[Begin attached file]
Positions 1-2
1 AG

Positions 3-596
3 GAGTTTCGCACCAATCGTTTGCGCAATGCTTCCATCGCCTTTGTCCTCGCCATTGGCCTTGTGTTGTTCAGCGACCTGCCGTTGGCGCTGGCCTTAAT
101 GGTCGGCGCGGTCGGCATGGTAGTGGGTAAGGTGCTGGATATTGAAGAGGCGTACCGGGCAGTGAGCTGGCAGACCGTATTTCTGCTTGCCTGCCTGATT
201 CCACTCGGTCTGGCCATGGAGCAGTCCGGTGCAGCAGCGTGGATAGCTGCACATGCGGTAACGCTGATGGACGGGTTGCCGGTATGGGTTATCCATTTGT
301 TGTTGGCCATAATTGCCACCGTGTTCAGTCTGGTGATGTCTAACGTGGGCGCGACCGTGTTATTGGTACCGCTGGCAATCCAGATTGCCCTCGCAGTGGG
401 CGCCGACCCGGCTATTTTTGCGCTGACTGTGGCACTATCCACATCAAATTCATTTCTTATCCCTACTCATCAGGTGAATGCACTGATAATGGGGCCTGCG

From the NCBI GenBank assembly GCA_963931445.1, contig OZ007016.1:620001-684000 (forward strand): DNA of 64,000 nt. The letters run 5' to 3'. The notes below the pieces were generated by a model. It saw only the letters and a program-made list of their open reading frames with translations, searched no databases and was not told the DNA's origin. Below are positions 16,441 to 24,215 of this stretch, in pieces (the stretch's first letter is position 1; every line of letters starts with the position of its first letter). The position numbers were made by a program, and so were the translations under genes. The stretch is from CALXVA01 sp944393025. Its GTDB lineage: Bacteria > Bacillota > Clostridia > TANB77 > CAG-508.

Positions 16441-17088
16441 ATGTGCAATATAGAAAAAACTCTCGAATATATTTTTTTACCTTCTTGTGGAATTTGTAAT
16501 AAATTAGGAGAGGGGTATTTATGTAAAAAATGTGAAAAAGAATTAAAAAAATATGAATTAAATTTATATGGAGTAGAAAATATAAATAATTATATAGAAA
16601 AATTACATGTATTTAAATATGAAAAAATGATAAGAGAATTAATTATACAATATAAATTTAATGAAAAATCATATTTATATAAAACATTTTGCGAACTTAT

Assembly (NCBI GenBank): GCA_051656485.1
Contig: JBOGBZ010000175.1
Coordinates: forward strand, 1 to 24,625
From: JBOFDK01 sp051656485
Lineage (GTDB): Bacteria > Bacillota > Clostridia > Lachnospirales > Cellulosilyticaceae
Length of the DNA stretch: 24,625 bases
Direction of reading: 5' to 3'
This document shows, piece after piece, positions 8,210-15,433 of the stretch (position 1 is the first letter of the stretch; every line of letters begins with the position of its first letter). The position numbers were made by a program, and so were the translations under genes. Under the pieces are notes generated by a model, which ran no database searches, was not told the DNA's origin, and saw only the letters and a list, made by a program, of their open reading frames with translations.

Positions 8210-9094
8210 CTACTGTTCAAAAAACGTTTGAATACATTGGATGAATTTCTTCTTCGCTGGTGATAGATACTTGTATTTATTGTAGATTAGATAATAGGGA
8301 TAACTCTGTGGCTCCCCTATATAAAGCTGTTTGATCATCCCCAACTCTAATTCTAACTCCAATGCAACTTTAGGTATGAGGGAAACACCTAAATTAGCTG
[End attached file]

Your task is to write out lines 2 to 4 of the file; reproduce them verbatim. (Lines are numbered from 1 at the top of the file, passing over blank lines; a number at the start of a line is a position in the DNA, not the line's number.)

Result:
1 AG

Positions 3-596
3 GAGTTTCGCACCAATCGTTTGCGCAATGCTTCCATCGCCTTTGTCCTCGCCATTGGCCTTGTGTTGTTCAGCGACCTGCCGTTGGCGCTGGCCTTAAT